Hi lovely sewists! I have such a treat for you today. Patti from Simple.Blessed has written a tutorial for all of us to mash up the Santa Fe Top and Willamette Shirt! Pattern mash-ups are a little bit more involved than a small hack, but if you’re willing to flex a little sewing muscle you’ll end up with a pattern for this gorgeous top that you can use over and over. Plus her mash up celebrity name for it is hilarious to me (hint: you have to already be pronouncing Willamette correctly for it to work!) Take it away Patti!
One of my favorite ways to get inspiration for new sewing projects is by browsing pictures of ready-to-wear clothes. While browsing on Instagram, I came across a shirt that was just screaming to be made from a mash up of two HJ patterns – the Willamette and the Santa Fe. The Willame-Fe! With a little hand-holding from Adrianna, I was able to make a version that I personally think is pretty darn cute. Here’s how you can do it, too. ?
Start by printing View A of the Willamette and View C of the Santa Fe. You will mostly be using the Willamette, but you will want to use the side angle of the Santa Fe.
For this look, you want the front to be cut on the fold – draw a line extending the vertical stitch line up to the neckline to use as the fold line (the red arrow points to this line). To create the v-neck, draw a line from the top of the optional button mark up to the neckline like in the picture (the blue arrow points to this line).
Put your Santa Fe pattern piece underneath and align the curves of the under arm area, keeping the center front of both pattern pieces parallel to each other. Remove the excess paper along the fold line and near the sleeve, which is shown in red on the picture.
To create the same side angle on your back piece, line up your new front pattern piece on the back pattern piece of the Willamette, matching the “Tape piece here for view A” lines, and trace the side. The front pattern piece is shown in blue on these pictures for clarity.
You will need to alter the collar piece as well so that it doesn’t come all the way to the front. Measure the distance from the notch marking to the spot you started your v-neck (the distance shown in yellow on the picture). Subtract a ½ inch from your measurement and remove that much from the length of your collar (note that I didn’t subtract a ½ inch, but I wish my collar came a little farther forward, so you can learn from my experience!). Make sure your new collar piece has the same angle as the original collar piece.
The last pattern piece that needs to be altered is the front facing piece. Match the neckline on your facing piece with the neckline on your front pattern piece and trace your new neckline and front. Measure down about 2 inches from the bottom of your V and remove the bottom portion of the facing. Your pattern pieces will now look like this.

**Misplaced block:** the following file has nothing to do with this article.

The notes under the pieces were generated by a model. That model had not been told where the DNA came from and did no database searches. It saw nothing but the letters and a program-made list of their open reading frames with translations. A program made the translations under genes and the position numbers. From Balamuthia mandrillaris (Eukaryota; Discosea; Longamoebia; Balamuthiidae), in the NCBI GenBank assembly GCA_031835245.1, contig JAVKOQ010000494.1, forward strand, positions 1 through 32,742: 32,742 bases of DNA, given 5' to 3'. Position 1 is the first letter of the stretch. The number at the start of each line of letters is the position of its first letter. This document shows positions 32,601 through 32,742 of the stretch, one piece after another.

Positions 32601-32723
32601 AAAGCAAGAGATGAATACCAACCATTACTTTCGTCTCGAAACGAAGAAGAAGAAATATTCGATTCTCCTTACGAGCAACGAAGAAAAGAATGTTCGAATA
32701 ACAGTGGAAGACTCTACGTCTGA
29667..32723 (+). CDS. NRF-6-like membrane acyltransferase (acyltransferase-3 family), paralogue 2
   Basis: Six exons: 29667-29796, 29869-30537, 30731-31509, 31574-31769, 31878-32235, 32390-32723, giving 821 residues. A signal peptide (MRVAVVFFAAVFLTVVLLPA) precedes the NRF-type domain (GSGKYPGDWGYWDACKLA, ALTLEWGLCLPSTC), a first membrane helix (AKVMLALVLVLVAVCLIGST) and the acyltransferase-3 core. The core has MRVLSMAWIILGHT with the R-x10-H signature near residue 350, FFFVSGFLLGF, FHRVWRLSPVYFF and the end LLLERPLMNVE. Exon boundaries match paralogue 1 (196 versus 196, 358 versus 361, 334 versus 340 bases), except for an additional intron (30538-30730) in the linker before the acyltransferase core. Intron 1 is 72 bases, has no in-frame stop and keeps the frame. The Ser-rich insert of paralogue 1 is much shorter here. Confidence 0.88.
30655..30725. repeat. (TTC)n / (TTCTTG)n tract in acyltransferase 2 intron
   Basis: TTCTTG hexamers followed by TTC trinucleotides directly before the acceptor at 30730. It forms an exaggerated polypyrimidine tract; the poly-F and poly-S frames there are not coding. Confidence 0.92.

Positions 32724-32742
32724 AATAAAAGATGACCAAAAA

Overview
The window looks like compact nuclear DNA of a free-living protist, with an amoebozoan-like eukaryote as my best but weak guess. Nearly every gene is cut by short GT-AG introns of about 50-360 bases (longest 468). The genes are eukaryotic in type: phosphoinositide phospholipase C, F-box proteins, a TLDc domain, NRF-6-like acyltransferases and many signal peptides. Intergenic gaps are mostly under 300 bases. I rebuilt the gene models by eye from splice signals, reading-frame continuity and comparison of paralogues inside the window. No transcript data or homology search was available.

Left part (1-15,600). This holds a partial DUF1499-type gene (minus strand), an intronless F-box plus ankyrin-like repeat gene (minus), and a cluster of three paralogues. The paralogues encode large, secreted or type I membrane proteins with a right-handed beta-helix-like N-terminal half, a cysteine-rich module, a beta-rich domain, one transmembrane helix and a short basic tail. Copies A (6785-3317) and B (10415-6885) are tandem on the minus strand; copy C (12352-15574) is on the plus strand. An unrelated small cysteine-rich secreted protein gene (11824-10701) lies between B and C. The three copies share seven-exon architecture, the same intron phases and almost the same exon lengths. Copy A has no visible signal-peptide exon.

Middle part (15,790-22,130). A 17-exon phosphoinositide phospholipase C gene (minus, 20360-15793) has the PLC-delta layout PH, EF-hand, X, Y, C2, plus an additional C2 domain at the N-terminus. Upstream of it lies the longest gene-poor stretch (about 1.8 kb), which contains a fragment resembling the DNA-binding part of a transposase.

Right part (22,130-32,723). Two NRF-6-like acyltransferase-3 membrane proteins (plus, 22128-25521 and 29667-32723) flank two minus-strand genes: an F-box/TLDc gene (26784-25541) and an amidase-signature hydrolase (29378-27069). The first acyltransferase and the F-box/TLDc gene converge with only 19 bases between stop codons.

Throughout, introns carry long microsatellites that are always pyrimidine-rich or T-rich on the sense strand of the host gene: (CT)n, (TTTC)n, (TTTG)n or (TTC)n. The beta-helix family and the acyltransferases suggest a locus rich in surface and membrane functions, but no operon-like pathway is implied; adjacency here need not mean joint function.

Now, I *thought* you could just construct the garment the same way as the instructions tell you to, but it turns out that you can only do the burrito method when a pattern has two front pieces. Otherwise you try to pull it out of the burrito and it doesn’t happen… ask me how I know…
SO, you do need to change it up a bit…
- Complete the back pleat per the Willamette instructions, steps 1-5.
- Attach the lower back piece to the back yoke only (not the back yoke lining) with a 5/8” seam allowance
- Attach the front and back at the shoulders with a 5/8” seam allowance, press seam allowance to the back
- Finish the side and bottom edges of the front facing by serging or with a zig-zag stitch
- Attach the front facing and back yoke lining at the shoulders (the facing will not be as wide as the back yoke lining), press seam allowance to the back
- Memory press the bottom of the back facing up 5/8″ toward the wrong side
- Make the collar per the instructions in step 20
- Baste the collar to the neckline of the shirt,
- Put the facing/lining pieces right sides together with the shirt and pin around the neckline. Stitch with a 3/8” seam allowance.
- Clip the seam allowance around the curves
- Understitch by stitching the facing/lining pieces to the seam allowance, close to the edge. Make sure not to catch the collar in your stitches.
- This is the tricky part! With right sides together, sew the back yoke lining shoulder seam to the shoulder seam allowance. You can’t get all the way to the neckline, but you should be able to get within about an inch or so.
- To attach the bottom of the back yoke lining, fold under where you did a memory press earlier and pin in place at the bottom of the back yoke. Edgestitch along the bottom of the back yoke, catching the back yoke lining with your stitches.
Continue with the regular instructions starting at step 34.
Thank you so much for the tutorial Patti! Your two tops are gorgeous and perfect for day-to-night wear. Make sure you’re all following Patti – she’s pretty much my style hero and I want to copy everything she sews!